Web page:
Summer

Eucryphia flowering along the garden border at Hill Top

As a gardener, the one thing you really notice is the weather and so far 2018 has been memorable for having lots of it!

The cold, snowy winter gave way to a cold, windy spring and then suddenly summer arrived with hot, dry weather being the norm week after week. Anyone who’s visited the Lake District will know that the reason it’s so green and we have all these lakes is that it rains…..quite a lot, but for a period of four weeks this summer we had literally not a drop.

Normally during hot dry spells I spend a lot of time telling people not to panic about watering their gardens. Plants can cope quite well with periods of drought and watering them only serves to encourage the roots to grow into the top inch or so of the soil (the only bit that really gets wet unless you leave a sprinkler on all night). For three weeks I restricted myself to watering newly-planted seedlings (mainly in the vegetable garden) with watering cans first thing in the morning. This had the desired effect of keeping my beans and courgettes alive and the undesired effect of giving me a bad back and slightly longer arms!

A flowering courgette in Hill Top's vegetable patch
A flowering courgette
A flowering courgette in Hill Top's vegetable patch

On the fourth week however, things got really bad. The azaleas opposite the house started to wilt, the leaves on my Enkianthus were looking distinctly crinkly and there were gaping cracks in the rhubarb patch. I panicked and broke out the hose pipe! 

A few days later there was a heavy shower which saw normally (reasonably) sane staff at Hill Top dancing in the puddles outside the house. Since then we’ve had a few drizzly mornings and a few full-on downpours and the hose pipe has been once again consigned to the back of the shed.

One real bonus of the hot, dry weather is that the slugs and snails which normally plague the garden have been almost totally absent. This has meant that my cabbages, lettuces, carrots and runner beans have been largely unmolested for the first time in many years.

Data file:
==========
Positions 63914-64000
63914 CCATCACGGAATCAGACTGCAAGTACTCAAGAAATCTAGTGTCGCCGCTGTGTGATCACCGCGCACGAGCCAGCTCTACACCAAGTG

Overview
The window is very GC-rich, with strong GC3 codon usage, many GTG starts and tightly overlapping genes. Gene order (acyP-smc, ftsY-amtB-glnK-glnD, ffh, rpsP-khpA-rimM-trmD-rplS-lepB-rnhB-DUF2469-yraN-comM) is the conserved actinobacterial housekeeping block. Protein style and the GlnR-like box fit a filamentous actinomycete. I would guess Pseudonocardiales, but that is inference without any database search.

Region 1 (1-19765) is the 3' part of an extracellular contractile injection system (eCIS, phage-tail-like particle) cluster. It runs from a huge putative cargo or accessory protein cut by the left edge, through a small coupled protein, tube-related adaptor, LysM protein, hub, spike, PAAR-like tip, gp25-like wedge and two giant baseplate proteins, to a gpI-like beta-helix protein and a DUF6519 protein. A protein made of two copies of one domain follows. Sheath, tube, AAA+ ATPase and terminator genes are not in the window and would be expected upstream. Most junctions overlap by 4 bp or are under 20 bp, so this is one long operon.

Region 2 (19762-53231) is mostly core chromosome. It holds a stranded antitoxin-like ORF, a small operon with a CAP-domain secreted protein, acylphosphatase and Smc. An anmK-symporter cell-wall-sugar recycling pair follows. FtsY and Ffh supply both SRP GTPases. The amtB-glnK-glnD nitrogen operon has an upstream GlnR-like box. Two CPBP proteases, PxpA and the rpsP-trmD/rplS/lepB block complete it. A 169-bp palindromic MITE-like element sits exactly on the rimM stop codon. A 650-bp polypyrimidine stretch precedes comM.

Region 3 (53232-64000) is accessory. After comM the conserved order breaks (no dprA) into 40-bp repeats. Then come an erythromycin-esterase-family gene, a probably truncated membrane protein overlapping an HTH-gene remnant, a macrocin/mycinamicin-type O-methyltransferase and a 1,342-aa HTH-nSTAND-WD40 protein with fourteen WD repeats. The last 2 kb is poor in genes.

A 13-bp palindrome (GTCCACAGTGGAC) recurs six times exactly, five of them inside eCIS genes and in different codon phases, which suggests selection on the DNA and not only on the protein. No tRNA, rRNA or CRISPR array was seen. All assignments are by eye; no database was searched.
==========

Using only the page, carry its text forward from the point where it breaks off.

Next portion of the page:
After a slow start the vegetables are starting to crop now; I had my first courgettes of the year yesterday, (thinly sliced and fried with bacon and avocado) and the runner beans are just ready for picking too. The leeks which I left to flower are creating a lot of interest (who knew the humble leek could be so beautiful?) and my ‘slightly too fancy for a Lake District farmhouse garden but I love them anyway’ globe artichokes are looking magnificent.

Who knew leeks had such a pretty flower?
Leeks flowering in the vegetable patch at Hill Top
Who knew leeks had such a pretty flower?

In the flower borders the hot weather wasn’t so welcome. Plants like Astrantia that need moist soil wilted under the hot sun, recovered slightly overnight but then wilted quickly again the next day, their normally abundant flowers have been sparse to say the least. The roses which cover the long trellis seem to have gone over more quickly too and the white jasmine on the house wall has really struggled. But some plants have enjoyed it, the everlasting flowers or Helichrysum which are normally the number one target for slugs are doing really well and the Eucryphia glutinosa which I sneakily left the hose on for a few hours is just coming into spectacular bloom.

Eucryphia flowering along the garden border
Eucryphia flowering along the garden border at Hill Top
Eucryphia flowering along the garden border

So hopefully the good weather will continue for the rest of the summer, or at least until after my two-week holiday in the Outer Hebrides and I’ll see you all for my next blog, imaginatively titled ‘Autumn’!

Bye for now,
Gardener Pete.